Different bikes will have different mechanisms to tighten the chain, but the principle remains the same. You’ll usually need two wrenches and a torque wrench, but some will require an Allen wrench instead of open wrenches. Most bikes will have a lock nut and an adjustment nut. First, you’ll need to loosen the lock nuts on both sides, and then you can start using the adjustment nuts to tighten your chain. 

When tightening your chain, only move the adjustment nut a quarter turn at a time, then do the same on the other side. Ensuring that you make incremental, equal changes will help you keep your axle aligned (assuming it was when you began). 

Every time you adjust the adjustment nuts by a quarter turn on each side, check the chain slack. Keep an eye on the indicators along the axle’s groove and ensure that the axle position matches on both sides. Repeat this process until your chain slack meets the manufacturer’s recommendations. 

Once you’ve correctly adjusted your chain, you can grab your rubber mallet and give the back of your tire a whack inwards (if you don’t have a mallet, check out some of our pro tips below). This ensures the axle and adjusters have made solid contact. Now check your chain’s free play again, and if it’s still correct, tighten the axle using your torque wrench and the lock nuts with your open wrench. 

Tighten the axle nut to the recommended torque value (refer to owner’s manual) and make sure that you don’t alter the wheel’s alignment as you tighten it. Finally, check your chain slack one last time to ensure it didn’t change when you secured everything. 

Before hitting the road, you need to make sure your wheel is properly aligned. Fit a chain alignment tool to a chain link that’s sitting on the top of your sprocket. Check the metal prong to ensure your chain is straight, but if it’s not, you’ll need to adjust your axle accordingly using the adjustment nuts.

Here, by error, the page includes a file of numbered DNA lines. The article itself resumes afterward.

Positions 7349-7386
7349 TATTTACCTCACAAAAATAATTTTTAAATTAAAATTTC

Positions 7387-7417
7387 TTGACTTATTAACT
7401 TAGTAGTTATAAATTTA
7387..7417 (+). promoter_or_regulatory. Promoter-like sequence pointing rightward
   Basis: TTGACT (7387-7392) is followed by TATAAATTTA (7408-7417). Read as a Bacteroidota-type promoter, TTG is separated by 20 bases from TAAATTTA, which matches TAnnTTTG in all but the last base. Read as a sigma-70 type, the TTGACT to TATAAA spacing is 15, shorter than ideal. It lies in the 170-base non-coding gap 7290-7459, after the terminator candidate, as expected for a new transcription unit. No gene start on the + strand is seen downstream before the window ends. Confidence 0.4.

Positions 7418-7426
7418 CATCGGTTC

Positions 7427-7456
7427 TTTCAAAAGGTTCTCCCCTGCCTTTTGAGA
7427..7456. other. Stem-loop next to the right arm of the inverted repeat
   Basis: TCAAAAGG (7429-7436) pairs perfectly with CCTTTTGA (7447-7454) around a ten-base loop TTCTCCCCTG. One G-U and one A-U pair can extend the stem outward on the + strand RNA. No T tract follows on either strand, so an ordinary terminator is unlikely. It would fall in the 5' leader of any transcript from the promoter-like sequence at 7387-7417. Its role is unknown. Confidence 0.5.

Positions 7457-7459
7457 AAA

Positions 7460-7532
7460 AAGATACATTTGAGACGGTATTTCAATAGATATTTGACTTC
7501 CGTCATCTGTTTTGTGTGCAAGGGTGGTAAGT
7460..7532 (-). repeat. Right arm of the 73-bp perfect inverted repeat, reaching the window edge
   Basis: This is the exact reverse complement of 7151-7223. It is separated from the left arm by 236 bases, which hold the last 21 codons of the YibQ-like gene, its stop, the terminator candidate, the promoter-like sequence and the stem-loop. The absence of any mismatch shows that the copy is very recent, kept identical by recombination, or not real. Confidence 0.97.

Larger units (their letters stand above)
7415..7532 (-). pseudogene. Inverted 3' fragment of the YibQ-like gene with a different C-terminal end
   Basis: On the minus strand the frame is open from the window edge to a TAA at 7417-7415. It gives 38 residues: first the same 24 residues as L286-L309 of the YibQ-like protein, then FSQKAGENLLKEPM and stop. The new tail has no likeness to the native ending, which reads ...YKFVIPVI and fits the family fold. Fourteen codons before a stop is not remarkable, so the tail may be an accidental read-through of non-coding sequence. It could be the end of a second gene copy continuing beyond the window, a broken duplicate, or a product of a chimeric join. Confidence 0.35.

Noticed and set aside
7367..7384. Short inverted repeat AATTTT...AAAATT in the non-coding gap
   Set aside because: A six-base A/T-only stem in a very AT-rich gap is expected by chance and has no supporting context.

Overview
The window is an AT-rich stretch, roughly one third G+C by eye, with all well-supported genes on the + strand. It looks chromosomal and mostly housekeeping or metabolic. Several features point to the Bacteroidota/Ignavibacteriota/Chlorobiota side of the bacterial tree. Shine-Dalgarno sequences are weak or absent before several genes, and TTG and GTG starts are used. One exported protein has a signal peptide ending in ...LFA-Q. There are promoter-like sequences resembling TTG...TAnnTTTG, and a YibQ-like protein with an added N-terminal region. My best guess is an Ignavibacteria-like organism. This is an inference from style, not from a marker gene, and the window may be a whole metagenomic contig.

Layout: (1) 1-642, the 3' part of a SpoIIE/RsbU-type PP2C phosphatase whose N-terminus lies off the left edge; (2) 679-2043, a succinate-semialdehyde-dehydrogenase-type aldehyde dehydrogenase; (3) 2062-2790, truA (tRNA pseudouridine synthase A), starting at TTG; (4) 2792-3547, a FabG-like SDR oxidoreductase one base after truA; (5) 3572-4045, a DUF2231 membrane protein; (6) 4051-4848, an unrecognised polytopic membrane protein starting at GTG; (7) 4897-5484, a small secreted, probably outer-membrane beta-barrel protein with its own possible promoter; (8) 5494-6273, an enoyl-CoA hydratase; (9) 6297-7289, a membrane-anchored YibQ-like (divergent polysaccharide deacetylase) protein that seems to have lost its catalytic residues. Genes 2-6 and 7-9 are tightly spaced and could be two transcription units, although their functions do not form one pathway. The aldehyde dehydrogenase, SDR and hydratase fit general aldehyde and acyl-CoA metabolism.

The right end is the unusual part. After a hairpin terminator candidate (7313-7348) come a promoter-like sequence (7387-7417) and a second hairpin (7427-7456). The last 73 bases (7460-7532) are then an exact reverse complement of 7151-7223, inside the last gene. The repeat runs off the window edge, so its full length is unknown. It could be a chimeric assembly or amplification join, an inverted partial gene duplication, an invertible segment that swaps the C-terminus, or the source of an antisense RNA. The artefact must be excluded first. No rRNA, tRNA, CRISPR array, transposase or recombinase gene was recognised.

Here are a few tips to help guide you during the process.

Check out the video below, in which Ari Henning adjusts the chain on a Kawazaki Z125. As you can see, adjusting any motorcycle chain follows the same principles, whether it's a Z125 or an R1. He also shows you how to use the rag trick to tighten the axle against the adjustment nut.  

You’ve got questions. The Drive has answers!

A. Check your chain slack every 500 to 1,000 miles and adjust it if necessary. Dirt bike chains need to be checked and adjusted more frequently than street bikes.

A. If your chain is too loose, then you might hear a grating or clicking noise as it runs over the sprockets. You might also hear the chain lash as it makes contact with the swingarm or chain guard when you accelerate or decelerate. A chain with too much free play will cause a jerky motion when you apply the throttle, as it goes from slack to taut. 

A. A chain that’s too tight will put excess pressure on the bike’s components, like the sprockets, and cause them to wear out more quickly. A tight chain also makes a bike’s engine work harder due to the force working against the engine through the front sprocket. Your motorcycle’s suspension will also be subjected to more resistance and might not work to its full potential. Finally, because a tight chain places more stress on the chain itself, it’ll cause it to wear out more quickly and could even result in it snapping while you’re riding.

A. In short, yes. When you sit on a motorcycle, you compress the suspension. Compressing the rear suspension increases the distance between the front and rear sprockets, thus making the chain tighter.